Grandmaster's Palace, Valletta

The Grandmaster's Palace (Maltese: Il-Palazz tal-Granmastru), officially known as The Palace (Maltese: Il-Palazz), is a palace in Valletta, Malta. It was built between the 16th and 18th centuries as the palace of the Grand Master of the Order of St. John, who ruled Malta from 1530 to 1798, and was also known as the Magisterial Palace (Maltese: Palazz Maġisterjali). When the knights were expelled by Napoleonic France, it became the National Palace. During the period of British rule beginning in 1800, it was the Governor's Palace (Maltese: Palazz tal-Gvernatur).

Grandmaster's Palace
Il-Palazz tal-Granmastru
Main façade of the Palace in St. George's Square
Former namesMagisterial Palace
Governor's Palace
Alternative namesThe Palace
General information
Architectural styleMannerist and Baroque
LocationValletta, Malta
Coordinates35°53′55″N 14°30′51″E / 35.89861°N 14.51417°E / 35.89861; 14.51417
Current tenantsOffice of the President of Malta
Heritage Malta
Construction started1574[a]
OwnerGovernment of Malta
Technical details
Floor count2
Design and construction
Architect(s)Girolamo Cassar

The palace became a British royal residence with various governors representing the monarchy and the queen, and with the royal family itself. As an official royal residence it was often used by British sovereigns for major events during their stay in Malta.

The Palace currently houses the Office of the President of Malta. It was also the seat of the Parliament of Malta from 1921 to 2015. Parts of the building, namely the Palace State Rooms and the Palace Armoury are open to the public as a museum run by Heritage Malta. The building undertook a major restoration project which was then inaugurated on 12th January 2024.[1]

Location edit

The Grandmaster's Palace occupies a city block in the centre of Valletta, and it is the largest palace in the city.[2] Its façade is located opposite the Main Guard in St. George's Square (Maltese: Misraħ San Ġorġ) along Republic Street (Maltese: Triq ir-Repubblika).[3] The palace is also bounded by Archbishop Street (Maltese: Triq l-Arċisqof), Old Theatre Street (Maltese: Triq it-Teatru l-Antik) and Merchants Street (Maltese: Triq il-Merkanti).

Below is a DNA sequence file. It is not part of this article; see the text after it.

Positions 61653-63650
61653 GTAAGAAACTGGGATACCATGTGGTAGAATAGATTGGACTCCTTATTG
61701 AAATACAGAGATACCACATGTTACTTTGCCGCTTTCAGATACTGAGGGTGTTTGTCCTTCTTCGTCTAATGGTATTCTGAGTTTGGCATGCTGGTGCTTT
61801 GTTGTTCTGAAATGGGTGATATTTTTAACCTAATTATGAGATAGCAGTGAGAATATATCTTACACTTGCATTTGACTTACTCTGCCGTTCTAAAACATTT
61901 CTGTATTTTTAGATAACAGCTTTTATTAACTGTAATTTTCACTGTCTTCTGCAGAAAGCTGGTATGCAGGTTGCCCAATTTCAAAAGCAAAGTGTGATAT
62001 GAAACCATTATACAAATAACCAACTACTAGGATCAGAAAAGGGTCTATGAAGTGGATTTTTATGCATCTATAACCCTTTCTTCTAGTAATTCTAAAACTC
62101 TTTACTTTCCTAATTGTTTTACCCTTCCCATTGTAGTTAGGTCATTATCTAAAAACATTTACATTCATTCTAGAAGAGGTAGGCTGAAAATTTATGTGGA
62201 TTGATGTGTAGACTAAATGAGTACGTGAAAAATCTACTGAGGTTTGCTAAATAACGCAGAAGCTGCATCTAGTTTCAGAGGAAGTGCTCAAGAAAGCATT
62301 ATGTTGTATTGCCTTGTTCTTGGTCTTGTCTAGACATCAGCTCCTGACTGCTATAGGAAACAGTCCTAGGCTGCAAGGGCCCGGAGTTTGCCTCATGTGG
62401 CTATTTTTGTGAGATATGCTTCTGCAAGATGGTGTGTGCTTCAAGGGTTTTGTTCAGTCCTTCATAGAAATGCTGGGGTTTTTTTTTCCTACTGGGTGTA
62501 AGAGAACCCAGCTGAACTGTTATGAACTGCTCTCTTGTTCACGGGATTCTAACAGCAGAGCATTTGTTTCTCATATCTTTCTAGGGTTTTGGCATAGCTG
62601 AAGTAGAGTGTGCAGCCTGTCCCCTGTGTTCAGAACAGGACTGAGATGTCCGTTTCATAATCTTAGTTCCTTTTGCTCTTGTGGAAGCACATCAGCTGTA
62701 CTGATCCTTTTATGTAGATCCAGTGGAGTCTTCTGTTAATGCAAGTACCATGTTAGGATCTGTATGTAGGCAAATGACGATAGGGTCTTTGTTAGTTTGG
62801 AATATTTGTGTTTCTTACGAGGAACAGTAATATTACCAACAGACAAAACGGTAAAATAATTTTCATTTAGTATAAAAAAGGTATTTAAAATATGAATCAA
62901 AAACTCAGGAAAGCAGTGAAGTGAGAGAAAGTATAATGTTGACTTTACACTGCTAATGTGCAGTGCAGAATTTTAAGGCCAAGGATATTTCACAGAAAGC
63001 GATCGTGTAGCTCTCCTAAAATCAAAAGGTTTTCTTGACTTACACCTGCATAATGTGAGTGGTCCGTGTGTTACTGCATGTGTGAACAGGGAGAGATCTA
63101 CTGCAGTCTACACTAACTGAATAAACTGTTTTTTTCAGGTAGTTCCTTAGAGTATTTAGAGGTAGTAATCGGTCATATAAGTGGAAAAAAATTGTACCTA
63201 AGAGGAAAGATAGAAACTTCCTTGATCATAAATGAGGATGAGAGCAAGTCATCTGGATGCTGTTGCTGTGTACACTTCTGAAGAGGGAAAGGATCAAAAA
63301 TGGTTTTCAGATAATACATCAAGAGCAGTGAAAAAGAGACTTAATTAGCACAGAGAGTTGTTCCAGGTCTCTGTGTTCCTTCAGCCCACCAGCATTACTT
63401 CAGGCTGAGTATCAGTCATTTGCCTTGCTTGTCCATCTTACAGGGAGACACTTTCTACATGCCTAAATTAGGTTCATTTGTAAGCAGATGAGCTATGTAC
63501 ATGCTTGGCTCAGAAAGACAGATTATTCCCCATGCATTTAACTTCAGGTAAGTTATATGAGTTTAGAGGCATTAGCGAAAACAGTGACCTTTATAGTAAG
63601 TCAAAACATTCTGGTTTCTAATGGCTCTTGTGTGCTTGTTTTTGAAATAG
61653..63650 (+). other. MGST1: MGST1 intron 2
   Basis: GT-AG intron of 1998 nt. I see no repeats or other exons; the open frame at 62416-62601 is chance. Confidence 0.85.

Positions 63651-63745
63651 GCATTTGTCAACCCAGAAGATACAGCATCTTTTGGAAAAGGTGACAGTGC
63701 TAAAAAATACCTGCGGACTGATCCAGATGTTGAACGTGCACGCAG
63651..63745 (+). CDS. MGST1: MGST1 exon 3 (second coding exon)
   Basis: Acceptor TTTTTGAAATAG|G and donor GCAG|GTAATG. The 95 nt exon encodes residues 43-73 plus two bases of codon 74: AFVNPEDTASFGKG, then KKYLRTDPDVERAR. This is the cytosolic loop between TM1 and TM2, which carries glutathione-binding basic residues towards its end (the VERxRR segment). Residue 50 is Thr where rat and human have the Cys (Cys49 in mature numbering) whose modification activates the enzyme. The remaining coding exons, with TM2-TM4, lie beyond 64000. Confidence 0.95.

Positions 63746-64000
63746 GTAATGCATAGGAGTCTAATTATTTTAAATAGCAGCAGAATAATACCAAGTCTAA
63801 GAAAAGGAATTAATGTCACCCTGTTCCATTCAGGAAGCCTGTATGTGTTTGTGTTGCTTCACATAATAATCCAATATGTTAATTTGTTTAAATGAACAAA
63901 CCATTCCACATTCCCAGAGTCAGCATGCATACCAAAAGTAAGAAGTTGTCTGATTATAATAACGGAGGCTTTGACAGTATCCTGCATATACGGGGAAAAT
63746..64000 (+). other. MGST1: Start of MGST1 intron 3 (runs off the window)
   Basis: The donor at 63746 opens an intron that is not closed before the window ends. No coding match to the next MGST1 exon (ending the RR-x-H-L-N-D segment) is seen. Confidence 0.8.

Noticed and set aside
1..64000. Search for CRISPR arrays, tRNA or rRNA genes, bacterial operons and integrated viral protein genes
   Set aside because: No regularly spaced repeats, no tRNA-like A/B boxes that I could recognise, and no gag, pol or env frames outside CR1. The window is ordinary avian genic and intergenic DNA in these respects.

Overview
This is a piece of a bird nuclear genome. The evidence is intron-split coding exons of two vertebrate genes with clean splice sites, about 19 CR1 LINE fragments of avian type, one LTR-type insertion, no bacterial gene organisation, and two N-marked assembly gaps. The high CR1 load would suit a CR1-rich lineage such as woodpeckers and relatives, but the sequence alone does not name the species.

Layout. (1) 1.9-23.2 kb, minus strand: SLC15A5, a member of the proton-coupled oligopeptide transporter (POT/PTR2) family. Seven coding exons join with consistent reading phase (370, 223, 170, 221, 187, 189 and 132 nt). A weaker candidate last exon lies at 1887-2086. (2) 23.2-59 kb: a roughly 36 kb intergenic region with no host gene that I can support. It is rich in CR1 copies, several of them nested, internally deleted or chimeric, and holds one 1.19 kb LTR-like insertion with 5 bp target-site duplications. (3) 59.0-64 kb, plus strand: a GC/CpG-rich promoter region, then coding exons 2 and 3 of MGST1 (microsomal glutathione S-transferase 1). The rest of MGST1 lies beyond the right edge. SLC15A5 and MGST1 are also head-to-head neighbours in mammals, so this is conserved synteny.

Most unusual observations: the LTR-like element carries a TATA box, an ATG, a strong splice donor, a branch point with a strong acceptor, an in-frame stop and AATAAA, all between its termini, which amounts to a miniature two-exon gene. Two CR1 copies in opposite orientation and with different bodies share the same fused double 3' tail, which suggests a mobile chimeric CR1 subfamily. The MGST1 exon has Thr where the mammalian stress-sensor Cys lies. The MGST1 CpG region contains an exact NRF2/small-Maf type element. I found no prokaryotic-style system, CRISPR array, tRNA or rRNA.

History edit

Hospitaller rule edit

Corridor in the Grandmaster's Palace

When the Order of St. John established the new city of Valletta in 1566, the original intention was to build the palace of the Grand Master on high ground in the southern part of the city (on or near the site later occupied by Auberge de Castille). In fact, present-day South Street (Maltese: Triq in-Nofsinhar) was originally known as Strada del Palazzo, since the palace was meant to be built there.[4]

The site of the palace was originally occupied by several buildings, including the house of the knight Eustachio del Monte which was built in 1569,[5] and the auberge of the langue of Italy which was built in around 1571.[6] Both of these buildings were built to designs of the Maltese architect Girolamo Cassar.[7]

In 1571, Grand Master Pierre de Monte moved the Order's headquarters to Valletta, and he lived in the house of Eustachio del Monte, who was his nephew. The Council of the Order subsequently purchased the house, and in 1574 it began to be enlarged into a palace for the Grand Master. By this time, del Monte had died and he was succeeded as Grand Master by Jean de la Cassière.[8] The Italian langue moved to a new auberge in 1579, and the original auberge was also incorporated into the palace.[6] The Grandmaster's Palace was built to Mannerist designs of Glormo Cassar.[7]

The palace was modified and embellished by subsequent Grand Masters, which gave the building a Baroque character. The ceilings of the main corridors were decorated with frescoes by Nicolau Nasoni in 1724, during the magistracy of António Manoel de Vilhena.[5] In the 1740s, Grand Master Manuel Pinto da Fonseca made extensive alterations to the building and gave it its present configuration. Pinto's renovations included the embellishment of the façade, the opening of a second main entrance, and the construction of a clock tower in one of the courtyards.[9]

In the 1770s, the traveller Patrick Brydone wrote that:[10]

the Grand Master (who studies conveniency more than magnificence) is more comfortably and commodiously, lodged than any prince in Europe, the King of Sardenia perhaps only excepted

French occupation edit

During the French occupation of Malta, the building became known as the Palais National (National Palace). The name was a reflection of the French ideas resulting from the revolution and part of the whole reformed establishment in Malta.[11]

British rule and independent Malta edit

AFM guard at the palace

The Grandmaster's Palace became the official residence of the governor of Malta after Malta fell under British rule in 1800, and it therefore became known as the Governor's Palace.[12] During the British protectorate, the kitchen of the palace which served the Grand Master was converted into an Anglican chapel.[13] A semaphore station was installed on the palace's belvedere in the 1840s.[14] Parts of the building, including the hall housing the Palace Armoury, were hit by aerial bombardment during World War II, but the damage was subsequently repaired.[15]